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The chief post of the Commission will be up for grabs after the EU elections, leading to speculation about who might be the other options to Ursula von der Leyen. While von der Leyen’s re-appointment seemed likely, recent events have tarnished her leadership, making her potential hold on the position less certain. The lack of actual competitors for her post has always been a selling point, but alternative names are now being considered in Brussels, although formal announcements won’t be made until after the elections.

One potential contender is Mario Draghi, the former Italian prime minister known for his decisive actions during the euro-area debt crisis. Draghi’s recent speech at a high-level social forum was seen as a hint at a possible candidacy for the Commission chief role. With a reputation for being able to make things happen, Draghi’s aura of infallibility and perceived neutrality from party politics could make him a strong candidate. While there may be concerns about him overshadowing others, his candidacy is generally well-received among EU leaders and MEPs, including Viktor Orban.

Kristalina Georgieva, the current International Monetary Fund director, is another name being considered due to her expertise in economics. As the former EU budget Commissioner, Georgieva has long been discussed for top EU posts and her support of Eastern countries could make her a strong contender, especially with the Council. However, her recent reappointment as IMF Director and fewer connections to key decision-makers in Brussels may pose challenges for her candidacy.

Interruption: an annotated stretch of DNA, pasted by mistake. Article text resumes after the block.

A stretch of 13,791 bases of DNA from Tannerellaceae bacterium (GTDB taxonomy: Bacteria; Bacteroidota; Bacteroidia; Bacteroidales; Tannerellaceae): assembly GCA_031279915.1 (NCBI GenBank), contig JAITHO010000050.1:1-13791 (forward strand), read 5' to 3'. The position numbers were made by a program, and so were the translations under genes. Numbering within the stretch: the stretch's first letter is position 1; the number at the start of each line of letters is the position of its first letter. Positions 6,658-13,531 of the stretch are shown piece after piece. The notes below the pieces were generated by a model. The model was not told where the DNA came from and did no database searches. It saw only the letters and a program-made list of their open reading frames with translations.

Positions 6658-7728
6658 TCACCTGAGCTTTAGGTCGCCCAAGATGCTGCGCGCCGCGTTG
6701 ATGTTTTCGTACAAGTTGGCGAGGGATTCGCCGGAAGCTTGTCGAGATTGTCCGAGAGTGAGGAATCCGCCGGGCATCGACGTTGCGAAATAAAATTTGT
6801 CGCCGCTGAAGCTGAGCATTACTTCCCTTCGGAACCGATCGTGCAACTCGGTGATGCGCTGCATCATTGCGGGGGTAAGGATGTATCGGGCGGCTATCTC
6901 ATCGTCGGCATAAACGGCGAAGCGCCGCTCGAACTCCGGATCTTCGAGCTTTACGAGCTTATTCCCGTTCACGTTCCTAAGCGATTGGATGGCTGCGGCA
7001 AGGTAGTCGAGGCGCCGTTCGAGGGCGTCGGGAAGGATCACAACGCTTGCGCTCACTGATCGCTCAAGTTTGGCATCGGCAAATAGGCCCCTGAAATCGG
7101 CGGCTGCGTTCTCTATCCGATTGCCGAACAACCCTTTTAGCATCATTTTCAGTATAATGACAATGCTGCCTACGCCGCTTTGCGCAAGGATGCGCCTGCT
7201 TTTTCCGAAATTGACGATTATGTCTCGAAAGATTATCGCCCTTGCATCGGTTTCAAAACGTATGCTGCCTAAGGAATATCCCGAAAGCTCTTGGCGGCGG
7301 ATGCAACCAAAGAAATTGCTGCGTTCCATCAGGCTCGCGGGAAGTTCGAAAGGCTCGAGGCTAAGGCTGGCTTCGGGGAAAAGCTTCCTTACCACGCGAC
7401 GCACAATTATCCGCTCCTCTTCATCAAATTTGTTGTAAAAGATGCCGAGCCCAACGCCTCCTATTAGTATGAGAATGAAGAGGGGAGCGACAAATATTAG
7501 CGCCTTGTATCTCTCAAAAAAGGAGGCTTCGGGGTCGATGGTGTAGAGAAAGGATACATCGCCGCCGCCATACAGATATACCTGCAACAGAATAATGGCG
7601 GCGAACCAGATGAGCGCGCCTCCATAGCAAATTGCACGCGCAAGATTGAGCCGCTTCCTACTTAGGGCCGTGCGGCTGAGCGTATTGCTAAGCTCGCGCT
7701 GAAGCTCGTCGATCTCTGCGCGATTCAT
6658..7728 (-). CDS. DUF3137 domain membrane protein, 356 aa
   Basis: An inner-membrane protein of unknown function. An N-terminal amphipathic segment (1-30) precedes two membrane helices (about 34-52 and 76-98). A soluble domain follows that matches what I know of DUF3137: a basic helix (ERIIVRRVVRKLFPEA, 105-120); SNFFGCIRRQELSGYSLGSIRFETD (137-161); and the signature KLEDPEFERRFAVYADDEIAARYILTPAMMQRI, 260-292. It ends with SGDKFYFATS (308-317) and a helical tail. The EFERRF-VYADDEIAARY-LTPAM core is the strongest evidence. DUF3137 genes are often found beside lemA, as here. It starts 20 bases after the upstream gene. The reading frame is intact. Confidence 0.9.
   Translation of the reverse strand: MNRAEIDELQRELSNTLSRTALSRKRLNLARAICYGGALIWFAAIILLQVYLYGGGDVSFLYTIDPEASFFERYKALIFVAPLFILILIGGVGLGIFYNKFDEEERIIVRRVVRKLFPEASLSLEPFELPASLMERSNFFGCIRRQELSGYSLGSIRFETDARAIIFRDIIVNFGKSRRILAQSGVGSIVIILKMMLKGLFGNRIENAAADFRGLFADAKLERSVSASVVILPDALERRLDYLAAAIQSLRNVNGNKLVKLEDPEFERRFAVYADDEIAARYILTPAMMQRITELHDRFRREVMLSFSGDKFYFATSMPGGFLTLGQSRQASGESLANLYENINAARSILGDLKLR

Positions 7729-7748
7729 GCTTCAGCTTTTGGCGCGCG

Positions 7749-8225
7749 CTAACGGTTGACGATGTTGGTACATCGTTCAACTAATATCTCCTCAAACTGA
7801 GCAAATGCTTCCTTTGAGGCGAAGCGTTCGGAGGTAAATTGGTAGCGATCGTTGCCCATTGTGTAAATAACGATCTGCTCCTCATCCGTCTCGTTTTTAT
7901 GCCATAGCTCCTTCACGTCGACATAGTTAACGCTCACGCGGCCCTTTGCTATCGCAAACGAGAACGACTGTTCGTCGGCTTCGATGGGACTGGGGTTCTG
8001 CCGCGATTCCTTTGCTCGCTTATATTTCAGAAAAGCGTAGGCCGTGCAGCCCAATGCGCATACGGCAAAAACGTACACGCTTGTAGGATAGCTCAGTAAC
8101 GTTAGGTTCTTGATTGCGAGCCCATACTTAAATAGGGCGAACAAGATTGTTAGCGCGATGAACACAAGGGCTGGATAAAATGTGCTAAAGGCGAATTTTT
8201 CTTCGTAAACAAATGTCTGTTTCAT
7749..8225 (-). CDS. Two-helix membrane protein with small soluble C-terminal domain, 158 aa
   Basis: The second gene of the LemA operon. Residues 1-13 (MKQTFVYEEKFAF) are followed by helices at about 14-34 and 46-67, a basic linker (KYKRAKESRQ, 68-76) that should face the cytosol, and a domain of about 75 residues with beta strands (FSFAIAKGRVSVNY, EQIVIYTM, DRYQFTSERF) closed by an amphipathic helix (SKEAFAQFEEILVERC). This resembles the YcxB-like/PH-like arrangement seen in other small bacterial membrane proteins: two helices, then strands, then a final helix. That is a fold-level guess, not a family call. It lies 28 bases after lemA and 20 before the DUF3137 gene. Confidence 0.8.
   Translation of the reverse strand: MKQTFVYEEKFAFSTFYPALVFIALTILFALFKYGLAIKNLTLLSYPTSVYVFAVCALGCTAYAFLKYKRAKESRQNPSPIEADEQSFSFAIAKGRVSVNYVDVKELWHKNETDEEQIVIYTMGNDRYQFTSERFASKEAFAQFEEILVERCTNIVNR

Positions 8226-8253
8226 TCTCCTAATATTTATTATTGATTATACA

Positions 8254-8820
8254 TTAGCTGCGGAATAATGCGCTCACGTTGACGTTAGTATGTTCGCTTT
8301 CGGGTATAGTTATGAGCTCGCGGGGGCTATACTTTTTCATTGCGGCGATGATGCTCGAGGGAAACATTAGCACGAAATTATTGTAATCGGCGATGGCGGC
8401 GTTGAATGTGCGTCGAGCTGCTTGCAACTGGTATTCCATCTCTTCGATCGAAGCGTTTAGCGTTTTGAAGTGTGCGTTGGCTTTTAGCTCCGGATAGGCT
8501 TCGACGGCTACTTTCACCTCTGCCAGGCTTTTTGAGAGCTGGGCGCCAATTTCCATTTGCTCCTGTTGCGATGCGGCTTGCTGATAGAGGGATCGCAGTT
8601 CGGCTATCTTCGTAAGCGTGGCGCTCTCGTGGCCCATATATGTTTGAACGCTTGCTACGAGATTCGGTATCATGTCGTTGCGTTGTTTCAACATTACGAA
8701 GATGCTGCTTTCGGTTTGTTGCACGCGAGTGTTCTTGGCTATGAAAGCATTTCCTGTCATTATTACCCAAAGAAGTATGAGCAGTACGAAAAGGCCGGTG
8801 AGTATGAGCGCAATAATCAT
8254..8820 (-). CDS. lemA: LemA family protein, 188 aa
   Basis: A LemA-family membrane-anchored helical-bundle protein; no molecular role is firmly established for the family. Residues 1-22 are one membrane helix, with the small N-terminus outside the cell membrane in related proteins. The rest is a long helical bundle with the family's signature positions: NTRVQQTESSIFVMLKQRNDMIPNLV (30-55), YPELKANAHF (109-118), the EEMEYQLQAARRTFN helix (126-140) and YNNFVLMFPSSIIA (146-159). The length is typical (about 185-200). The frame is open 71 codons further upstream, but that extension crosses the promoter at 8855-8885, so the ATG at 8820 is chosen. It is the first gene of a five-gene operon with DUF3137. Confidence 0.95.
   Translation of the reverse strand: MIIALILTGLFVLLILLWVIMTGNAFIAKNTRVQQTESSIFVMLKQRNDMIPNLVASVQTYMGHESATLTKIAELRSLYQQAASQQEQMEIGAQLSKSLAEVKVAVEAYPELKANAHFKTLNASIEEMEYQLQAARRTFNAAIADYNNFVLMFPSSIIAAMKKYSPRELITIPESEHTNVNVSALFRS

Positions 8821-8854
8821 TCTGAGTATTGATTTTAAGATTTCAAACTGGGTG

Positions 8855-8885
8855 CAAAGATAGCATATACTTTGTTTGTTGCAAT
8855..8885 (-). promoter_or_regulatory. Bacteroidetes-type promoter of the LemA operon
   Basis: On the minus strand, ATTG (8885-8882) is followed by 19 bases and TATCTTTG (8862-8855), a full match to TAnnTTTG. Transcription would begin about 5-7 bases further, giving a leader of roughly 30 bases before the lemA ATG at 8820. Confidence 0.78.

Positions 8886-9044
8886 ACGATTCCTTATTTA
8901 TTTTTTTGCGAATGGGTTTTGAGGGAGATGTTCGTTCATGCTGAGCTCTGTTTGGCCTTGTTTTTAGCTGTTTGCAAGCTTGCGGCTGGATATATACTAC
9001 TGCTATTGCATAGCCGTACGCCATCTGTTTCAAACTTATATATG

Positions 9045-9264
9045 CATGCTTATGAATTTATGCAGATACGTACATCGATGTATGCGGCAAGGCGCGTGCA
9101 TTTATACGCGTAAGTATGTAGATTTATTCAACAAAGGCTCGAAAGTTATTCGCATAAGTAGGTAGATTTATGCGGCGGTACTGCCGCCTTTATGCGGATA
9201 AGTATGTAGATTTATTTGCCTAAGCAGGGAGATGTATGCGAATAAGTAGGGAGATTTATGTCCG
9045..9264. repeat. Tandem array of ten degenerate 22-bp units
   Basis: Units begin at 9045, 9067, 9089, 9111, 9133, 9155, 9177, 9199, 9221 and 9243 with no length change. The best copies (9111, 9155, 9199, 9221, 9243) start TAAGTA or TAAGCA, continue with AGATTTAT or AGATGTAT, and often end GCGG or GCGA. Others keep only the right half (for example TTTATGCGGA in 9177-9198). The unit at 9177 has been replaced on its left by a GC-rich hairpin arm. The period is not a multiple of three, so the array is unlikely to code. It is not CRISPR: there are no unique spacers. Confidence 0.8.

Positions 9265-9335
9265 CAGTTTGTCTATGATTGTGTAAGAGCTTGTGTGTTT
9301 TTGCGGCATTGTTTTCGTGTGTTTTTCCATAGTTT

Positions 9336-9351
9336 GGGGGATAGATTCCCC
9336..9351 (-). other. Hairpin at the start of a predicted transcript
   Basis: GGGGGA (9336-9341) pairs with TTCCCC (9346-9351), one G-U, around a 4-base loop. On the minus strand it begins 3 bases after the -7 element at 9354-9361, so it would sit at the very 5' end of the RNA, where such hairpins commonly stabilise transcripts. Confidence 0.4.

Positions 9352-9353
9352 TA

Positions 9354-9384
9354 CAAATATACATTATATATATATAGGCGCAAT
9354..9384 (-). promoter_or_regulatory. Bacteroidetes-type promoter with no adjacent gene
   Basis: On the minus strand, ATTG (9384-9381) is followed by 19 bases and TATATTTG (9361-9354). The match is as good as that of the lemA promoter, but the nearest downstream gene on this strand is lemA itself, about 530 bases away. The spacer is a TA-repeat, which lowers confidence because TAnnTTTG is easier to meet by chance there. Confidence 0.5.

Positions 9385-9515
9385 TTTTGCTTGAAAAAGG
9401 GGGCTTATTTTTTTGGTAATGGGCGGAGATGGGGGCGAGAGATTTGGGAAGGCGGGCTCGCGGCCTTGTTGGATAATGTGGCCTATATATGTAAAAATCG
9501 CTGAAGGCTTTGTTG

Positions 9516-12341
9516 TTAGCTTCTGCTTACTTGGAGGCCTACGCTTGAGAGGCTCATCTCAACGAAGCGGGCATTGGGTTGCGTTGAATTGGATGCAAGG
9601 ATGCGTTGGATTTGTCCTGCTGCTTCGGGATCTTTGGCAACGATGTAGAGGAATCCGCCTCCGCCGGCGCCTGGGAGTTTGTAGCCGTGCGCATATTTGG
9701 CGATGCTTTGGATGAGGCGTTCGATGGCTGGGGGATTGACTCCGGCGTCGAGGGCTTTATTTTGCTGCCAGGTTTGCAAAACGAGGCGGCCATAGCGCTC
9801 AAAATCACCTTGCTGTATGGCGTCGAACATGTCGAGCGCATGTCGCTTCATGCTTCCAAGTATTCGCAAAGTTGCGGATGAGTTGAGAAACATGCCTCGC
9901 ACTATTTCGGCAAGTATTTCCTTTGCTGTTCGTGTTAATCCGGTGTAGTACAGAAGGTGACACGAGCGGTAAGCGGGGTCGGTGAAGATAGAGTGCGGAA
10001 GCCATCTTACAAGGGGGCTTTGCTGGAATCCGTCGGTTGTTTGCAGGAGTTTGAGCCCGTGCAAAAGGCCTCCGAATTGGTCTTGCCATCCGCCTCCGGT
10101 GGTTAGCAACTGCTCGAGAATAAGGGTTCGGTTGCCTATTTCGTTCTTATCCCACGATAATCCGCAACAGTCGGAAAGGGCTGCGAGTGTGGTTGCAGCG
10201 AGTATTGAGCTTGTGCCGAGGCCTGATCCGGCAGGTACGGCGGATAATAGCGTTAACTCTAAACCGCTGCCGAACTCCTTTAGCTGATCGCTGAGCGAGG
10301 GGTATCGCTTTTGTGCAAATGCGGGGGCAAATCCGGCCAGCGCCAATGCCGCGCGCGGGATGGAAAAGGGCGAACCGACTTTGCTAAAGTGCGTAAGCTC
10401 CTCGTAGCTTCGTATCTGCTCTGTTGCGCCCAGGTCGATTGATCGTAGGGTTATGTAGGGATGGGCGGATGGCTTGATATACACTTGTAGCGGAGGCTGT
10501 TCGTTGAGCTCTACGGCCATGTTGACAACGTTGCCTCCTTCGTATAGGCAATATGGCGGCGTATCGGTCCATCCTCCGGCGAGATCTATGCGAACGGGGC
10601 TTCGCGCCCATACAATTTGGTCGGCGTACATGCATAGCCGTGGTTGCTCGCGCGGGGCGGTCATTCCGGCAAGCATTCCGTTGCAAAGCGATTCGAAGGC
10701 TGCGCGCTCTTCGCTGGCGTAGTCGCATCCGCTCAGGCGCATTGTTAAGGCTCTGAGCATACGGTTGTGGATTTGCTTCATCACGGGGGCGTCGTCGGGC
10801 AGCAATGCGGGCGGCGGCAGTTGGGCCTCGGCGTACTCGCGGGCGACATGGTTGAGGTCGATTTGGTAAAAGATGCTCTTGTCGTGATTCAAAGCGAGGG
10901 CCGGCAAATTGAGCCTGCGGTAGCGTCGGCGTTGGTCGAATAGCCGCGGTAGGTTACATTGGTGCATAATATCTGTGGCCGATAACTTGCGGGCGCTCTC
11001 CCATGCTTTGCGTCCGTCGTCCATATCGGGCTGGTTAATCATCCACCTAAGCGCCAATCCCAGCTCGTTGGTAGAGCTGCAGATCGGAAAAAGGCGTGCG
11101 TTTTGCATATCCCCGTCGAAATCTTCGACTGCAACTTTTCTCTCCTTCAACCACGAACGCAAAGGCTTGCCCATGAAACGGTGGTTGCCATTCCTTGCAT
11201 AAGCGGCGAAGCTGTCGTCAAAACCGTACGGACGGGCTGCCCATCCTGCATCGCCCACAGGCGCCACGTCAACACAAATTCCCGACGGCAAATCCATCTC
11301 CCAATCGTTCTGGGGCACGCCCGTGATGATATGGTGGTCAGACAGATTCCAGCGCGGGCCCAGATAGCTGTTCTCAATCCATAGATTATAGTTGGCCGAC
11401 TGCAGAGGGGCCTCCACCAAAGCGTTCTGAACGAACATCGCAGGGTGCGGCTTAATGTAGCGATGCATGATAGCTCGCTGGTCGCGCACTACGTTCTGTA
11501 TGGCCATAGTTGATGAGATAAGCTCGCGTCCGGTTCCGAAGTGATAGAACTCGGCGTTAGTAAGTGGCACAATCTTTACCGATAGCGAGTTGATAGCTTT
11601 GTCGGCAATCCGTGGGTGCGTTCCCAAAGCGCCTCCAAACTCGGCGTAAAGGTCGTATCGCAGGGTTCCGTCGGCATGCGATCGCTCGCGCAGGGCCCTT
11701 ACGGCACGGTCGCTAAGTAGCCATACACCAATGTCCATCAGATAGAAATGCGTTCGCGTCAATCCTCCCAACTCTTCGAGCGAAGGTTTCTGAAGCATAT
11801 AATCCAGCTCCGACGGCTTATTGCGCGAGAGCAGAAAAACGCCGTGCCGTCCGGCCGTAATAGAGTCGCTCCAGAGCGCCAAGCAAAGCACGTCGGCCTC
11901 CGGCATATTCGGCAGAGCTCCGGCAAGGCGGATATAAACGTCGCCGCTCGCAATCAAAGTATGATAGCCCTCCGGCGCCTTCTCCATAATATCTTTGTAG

Andrej Plenković, the Croatian prime minister, could be a potential candidate from the centre-right European People’s Party if von der Leyen is not reappointed. With his experience as head of government and background from the EU’s newest member state, Plenković could signal goodwill towards candidate countries. While he may be well-liked among EU leaders, his political rather than policy-oriented profile could impact his chances of confirmation in the Parliament.

Roberta Metsola, a rising EPP politician, could be a potential candidate if other frontrunners fall away. Known for her charisma, youth, and strong pro-European credentials, Metsola has gained attention for her international efforts, such as meeting with Zelenskyy in Kyiv. However, her lack of international experience and government positions may be a hurdle for EU leaders considering her for the top job.

Kyriakos Mitsotakis, the Greek prime minister, is another potential candidate with previous experience as an EU leader and strong language skills. Mitsotakis has outlined key drives for the next EU term, indicating his preparedness for a leadership role. However, concerns about domestic scandals could make him a risky choice, despite his strong support within the Council and reliance on a political majority in the Parliament.

Christine Lagarde, the current ECB governor, could be a solid pick if an ‘economic’ Commission is desired. With a strong record in various roles, from the French government to the IMF and the ECB, Lagarde’s experience makes her a credible candidate. However, her perceived bureaucratic nature and close association with Emmanuel Macron could impact her chances of garnering support in a right-leaning Parliament. Finally, Klaus Iohannis, the Romanian President, could emerge as a candidate if Europe opts for a ‘geopolitical’ Commission. Running for NATO Secretary General, Iohannis’s strategic vision for Europe’s defense could make him a viable option, pending the outcome of the NATO race and support within the European Council and Parliament.

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